TRAVERSE CITY — Five dried cherry processors are hoping a countervailing and anti-dumping case against Turkey will help level the international trade field.
Michigan’s Shoreline Fruit LLC, Cherry Central Cooperative, Smeltzer Orchard Co., Graceland Fruit Inc. and the Utah-based Payson Fruit Growers Co-op filed a petition April 23 through the U.S. Department of Commerce and International Trade Commission against Turkey.
Citing three years of import data, the petition claims Turkey is flooding the U.S. market with dried tart cherries, which is lowering domestic product prices on those who helped build it in the first place.
Now, U.S. cherry processors in the Dried Tart Cherry Trade Committee say a ruling in favor of its industry could result in up to a 628.9% tariff on Turkey’s dried cherry product. According to the filings, the alleged dumping margin is “based on a comparison of U.S. price and constructed value for imports of dried tart cherries from Turkey into the United States.”
“The amount of dried cherries being dumped in this country is growing exponentially over the last three years,” said Don Gregory, chairman of Michigan’s dried cherry task force. “If we don’t stop it, we won’t have a dry cherry industry in the U.S.”
In Michigan, tart cherries represent roughly 75 percent of the nation’s total production. Varieties of these cherries include Amarelle, Balaton and Montmorency. Four to five years ago, Gregory said there were no dried tart cherries in the non-domestic market.
In 2018, Turkey exported 1.5 million pounds of dried cherry product into the U.S., up from 826,430 pounds in 2017 and just 413,893 pounds in 2016.
For a product and market “we created,” Gregory said something had to be done to alleviate the pain many in the U.S. cherry industry are enduring, including “unfair” prices from Turkey.
Until recently, Turkey’s been able to dump cherries into the U.S. market because of duty-free trade access granted under the United States' Generalized System of Preferences, which is targeted toward helping developing nations.
In Michigan, dried tart cherries are marketed for $4.5 to $5 per pound at wholesale. Turkey, on the other hand, markets its product for 89 cents per pound in 2018.
Because of the sinking grower prices in the U.S., some Michigan farmers are reportedly ripping cherry trees out of the ground — an ominous sign that if the industry doesn’t buck, there won’t be one anymore.
“They are dumping into the states for less than a dollar a pound,” said Gregory, a grower and board member of the Traverse City-based Shoreline Fruit LLC. “They are selling it below their cost of production and are putting no value on the cherry in order to grow their product. …We have to compete against that. We get a lot of lip service from the government, but we never get help.
“We hope to get some reprieve from this, or we will be out of this industry.”
The dried cherry processors involved with the case are represented by the Washington, D.C.-based law firm Schagrin Associates.
According to the firm’s Elizabeth Drake, the International Trade Commission’s preliminary determination on the case is due in 45 days, with a vote currently scheduled for June 6. She noted that both the Department of Commerce and International Trade Commission must reach “affirmative preliminary determinations” before any duties are imposed.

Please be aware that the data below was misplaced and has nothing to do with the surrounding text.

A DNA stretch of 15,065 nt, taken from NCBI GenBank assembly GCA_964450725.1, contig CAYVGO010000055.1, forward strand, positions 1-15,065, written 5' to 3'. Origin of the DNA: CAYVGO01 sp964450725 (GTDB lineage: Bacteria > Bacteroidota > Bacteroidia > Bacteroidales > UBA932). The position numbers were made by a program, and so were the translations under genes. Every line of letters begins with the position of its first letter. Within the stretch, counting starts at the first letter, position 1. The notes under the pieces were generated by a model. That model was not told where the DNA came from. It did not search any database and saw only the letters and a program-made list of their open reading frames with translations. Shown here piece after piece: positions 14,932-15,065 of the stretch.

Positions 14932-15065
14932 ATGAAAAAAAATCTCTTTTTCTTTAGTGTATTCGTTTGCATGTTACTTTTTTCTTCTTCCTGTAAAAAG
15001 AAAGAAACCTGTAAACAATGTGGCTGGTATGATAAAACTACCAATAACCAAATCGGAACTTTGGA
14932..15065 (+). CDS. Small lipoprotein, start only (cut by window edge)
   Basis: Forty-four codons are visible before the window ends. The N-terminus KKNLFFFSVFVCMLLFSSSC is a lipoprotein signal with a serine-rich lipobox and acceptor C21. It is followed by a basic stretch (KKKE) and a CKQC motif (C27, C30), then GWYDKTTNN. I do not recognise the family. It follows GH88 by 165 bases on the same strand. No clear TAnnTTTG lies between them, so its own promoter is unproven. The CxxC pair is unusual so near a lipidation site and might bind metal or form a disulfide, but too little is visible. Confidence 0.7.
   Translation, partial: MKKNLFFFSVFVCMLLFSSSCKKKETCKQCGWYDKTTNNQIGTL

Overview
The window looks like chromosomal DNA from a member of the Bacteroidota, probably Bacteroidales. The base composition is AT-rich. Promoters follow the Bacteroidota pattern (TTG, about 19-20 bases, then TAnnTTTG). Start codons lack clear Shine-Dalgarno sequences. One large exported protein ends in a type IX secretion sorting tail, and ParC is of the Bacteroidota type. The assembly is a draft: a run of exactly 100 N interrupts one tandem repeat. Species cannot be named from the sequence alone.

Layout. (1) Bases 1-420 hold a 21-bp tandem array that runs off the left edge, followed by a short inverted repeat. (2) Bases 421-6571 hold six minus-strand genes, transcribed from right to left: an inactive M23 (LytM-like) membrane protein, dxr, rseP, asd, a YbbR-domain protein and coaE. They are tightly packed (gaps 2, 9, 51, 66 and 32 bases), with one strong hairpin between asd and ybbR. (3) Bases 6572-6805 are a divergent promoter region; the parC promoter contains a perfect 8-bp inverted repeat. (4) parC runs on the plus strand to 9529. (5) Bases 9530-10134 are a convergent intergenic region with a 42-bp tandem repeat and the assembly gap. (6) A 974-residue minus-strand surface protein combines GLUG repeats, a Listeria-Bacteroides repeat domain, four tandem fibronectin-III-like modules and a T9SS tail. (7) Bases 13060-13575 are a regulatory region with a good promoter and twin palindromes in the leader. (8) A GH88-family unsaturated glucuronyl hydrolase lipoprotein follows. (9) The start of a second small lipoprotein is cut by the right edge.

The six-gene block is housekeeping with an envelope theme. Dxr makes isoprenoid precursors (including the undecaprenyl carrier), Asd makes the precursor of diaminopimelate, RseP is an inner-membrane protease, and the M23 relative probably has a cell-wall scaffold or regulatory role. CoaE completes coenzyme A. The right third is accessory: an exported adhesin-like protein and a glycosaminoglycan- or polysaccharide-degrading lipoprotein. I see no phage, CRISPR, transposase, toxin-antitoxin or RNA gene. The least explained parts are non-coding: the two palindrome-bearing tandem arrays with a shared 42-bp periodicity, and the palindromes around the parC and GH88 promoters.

“There's been a huge increase in the volume of imports from Turkey,” said Drake, a partner at Schagrin Associates. “From 2016 to 2018, imports of dried tart cherries from Turkey more than tripled, and the industry was very concerned that if they didn't take action now, it would allow those trends to continue and it would cause even more loss of market share to the domestic industry.”
Drake added that the “very low prices” of cherry imports from Turkey are “undercutting domestic producers.”
“Our research indicated that those low prices were the result of unfair trade practices by producers in Turkey, including dumping at prices below the cost of production as well as the receipt of government subsidies from the government of Turkey,” she said. “The prices they are coming in at are so far below (our) estimated cost of production that the dumping margin of 600% would … level the playing field if the case is successful.”
Until a duty is in place, Drake said buyers can continue to purchase product. However, she said there’s a provision in place to dissuade industry players from “stockpiling and rushing in” product before preliminaries duties begin.
“It’s important that all sectors and domestic producers have the ability to use these laws and get fair trade practices remedied,” Drake added. “…There’s been a loss of market share by the domestic (cherry) industry; there’s been a loss of sales volume and shipments to clients — and (a loss) of production and employment.”
Oceana County cherry grower and processor Mike DeRuiter said this lawsuit has “been on our radar” since 2012. Originally, he said the industry wanted to pursue a lawsuit against Turkey in the cherry juice sector but missed the juice concentrate filing by a few years.
“You have to show damages and a few years of data,” said DeRuiter, chairman of the Michigan Cherry Committee and a board member of the Dewitt-based Cherry Marketing Institute. “Turkey owns the juice market for the most part, so if we don’t stop them with the dry market… we will be out of control if the trend continues. We want to catch it before it becomes a monster program.”
DeRuiter added that a lawsuit victory will “even the playing field” for U.S. cherry growers, who could get some relief within 30 to 45 days.
“If we win this lawsuit, import costs from Turkey will be up,” he said. “(Turkey) is doing anything and everything to get prices down to 89 cents (per pound).
“It’s free trade, but it’s not fair trade.”